Original title: “Cooking with Balls.” I didn’t have the … you know, courage … to go through with that one. But it’s not my fault! “Cooking Balls” is, I promise you, what they are called in the source material.
Although we know little about the Poverty Point people and their extraordinary center on Bayou Macon, we do know a great deal about their cooking habits. The most typical of all the artifacts is — surprisingly enough — a small baked clay ball, only one to two inches in diameter and two to three ounces in weight. The odd-looking balls, most often molded in melon, oblong, cylindrical, spiral, and biconical shapes, were used in cooking. Thousands of them have been unearthed so far. Indeed, so ubiquitous are these tiny finds that they are simply called Poverty Point objects.
The Poverty Point people used them not only more intensively than others [who cooked with heated stones], but also more innovatively, for a new style of cooking: pit-oven baking.Mysteries of the Ancients Americas, The Reader’s Digest Asscn, Inc., pp. 113 – 114
The Poverty Point people, reconstructers think, would wrap fish, meat, or potatoes in wet leaves, place them on a bed of hot coals, and then cover them with a layer of hot clay balls. You know, they basically made what at camp we used to call a “hobo dinner.” Except we were always eating our hobo dinners half-raw, because we were not as patient as the people at Poverty Point.
In the Out of Babel blog tradition of writing about some ancient practice and then pretending that we are still doing it, I would like to show you my own cooking beads.
Not the greatest lighting on this photograph, but here they are, sitting in a nest of aluminum foil, on my ultramodern, convenient electric stove. The only modern use of clay cooking balls that I am aware of, is to make baked pie crust shells. If you bake the pie crust with nothing in it, it bubbles up, warps, and then it can’t hold the instant pudding later. You have to weight it down with something. You can use just two layers of aluminum foil, but heavier is better. For a while I was using uncooked lentils (per Martha Stewart). They worked OK, but they had a certain legume-y smell when baking and besides, clay cooking balls are so much cooler. I suppose that in a pinch, I could use them for pit cooking. Let’s hope it never comes to that.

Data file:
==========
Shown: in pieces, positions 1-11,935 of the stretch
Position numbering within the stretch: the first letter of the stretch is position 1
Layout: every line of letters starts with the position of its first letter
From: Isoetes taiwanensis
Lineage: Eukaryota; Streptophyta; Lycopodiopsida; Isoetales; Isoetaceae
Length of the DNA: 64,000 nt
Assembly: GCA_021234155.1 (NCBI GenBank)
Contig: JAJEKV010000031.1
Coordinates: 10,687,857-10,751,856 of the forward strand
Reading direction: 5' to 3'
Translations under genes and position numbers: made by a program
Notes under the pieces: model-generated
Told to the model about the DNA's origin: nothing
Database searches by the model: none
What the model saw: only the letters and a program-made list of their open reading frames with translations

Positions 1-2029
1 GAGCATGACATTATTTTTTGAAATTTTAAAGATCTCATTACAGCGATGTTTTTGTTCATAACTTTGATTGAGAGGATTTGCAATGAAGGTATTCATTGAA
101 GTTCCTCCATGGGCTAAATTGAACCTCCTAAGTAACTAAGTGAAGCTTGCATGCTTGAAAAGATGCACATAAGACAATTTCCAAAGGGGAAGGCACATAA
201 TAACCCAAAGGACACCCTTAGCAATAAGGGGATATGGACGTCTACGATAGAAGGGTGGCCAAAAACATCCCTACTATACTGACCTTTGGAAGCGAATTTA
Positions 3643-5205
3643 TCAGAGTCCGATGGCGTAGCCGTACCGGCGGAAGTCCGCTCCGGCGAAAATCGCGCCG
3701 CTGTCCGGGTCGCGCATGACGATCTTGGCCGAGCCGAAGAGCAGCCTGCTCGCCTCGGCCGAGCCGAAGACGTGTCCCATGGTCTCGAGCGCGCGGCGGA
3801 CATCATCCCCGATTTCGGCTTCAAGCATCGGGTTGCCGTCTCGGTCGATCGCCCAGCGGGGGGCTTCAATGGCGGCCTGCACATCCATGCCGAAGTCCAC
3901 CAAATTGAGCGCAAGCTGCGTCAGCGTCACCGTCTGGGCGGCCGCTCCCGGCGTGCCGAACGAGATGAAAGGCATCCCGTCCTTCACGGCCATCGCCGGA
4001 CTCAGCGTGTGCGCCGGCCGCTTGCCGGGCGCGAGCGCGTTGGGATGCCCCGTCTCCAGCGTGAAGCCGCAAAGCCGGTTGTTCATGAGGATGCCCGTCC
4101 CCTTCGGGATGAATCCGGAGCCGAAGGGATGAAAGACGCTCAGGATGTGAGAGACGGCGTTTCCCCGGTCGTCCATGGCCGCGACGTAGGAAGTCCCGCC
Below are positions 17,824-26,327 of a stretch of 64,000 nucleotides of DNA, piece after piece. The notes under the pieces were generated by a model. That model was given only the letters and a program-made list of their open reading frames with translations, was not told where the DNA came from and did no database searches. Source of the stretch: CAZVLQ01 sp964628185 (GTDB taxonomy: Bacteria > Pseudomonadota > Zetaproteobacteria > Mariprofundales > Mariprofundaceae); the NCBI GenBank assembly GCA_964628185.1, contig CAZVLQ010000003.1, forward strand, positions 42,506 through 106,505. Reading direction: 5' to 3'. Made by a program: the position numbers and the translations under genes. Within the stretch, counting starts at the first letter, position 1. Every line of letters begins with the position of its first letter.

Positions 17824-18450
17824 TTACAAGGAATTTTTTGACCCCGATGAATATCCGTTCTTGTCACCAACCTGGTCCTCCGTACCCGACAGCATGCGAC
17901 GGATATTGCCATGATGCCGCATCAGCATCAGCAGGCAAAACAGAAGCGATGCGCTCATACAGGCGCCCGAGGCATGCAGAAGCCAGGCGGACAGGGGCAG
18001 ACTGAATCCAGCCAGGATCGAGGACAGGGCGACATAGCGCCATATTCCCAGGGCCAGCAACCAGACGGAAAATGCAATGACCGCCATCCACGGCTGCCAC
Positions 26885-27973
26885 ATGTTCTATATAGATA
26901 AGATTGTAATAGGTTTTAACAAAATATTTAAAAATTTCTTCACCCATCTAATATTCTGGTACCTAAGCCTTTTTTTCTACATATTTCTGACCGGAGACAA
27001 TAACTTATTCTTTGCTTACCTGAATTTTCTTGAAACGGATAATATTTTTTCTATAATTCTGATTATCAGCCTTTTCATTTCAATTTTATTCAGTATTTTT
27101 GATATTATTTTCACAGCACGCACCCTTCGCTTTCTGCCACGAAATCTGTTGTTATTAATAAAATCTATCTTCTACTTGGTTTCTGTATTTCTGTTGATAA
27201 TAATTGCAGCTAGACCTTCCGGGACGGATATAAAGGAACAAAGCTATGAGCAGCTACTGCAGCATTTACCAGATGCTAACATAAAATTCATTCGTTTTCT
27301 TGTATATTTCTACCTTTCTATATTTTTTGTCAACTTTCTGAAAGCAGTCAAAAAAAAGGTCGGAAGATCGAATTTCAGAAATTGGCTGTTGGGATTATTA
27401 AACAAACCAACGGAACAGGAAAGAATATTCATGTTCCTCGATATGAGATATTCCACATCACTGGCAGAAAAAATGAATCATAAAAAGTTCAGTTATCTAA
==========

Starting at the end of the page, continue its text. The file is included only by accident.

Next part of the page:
According to archaeologists, the Poverty Point cooking balls “could be used about 10 times before they cracked apart.” And yet, they put so much effort into them, making pretty designs and everything! I can imagine that making these little items was a creative outlet as well as a chore. Whereas, my cooking beads are completely plain (and still look like they were a hassle to make in such quantity), and I expect them to last for years. Of course, I don’t use them daily, and certainly not for the two hours it apparently takes to pit-cook food.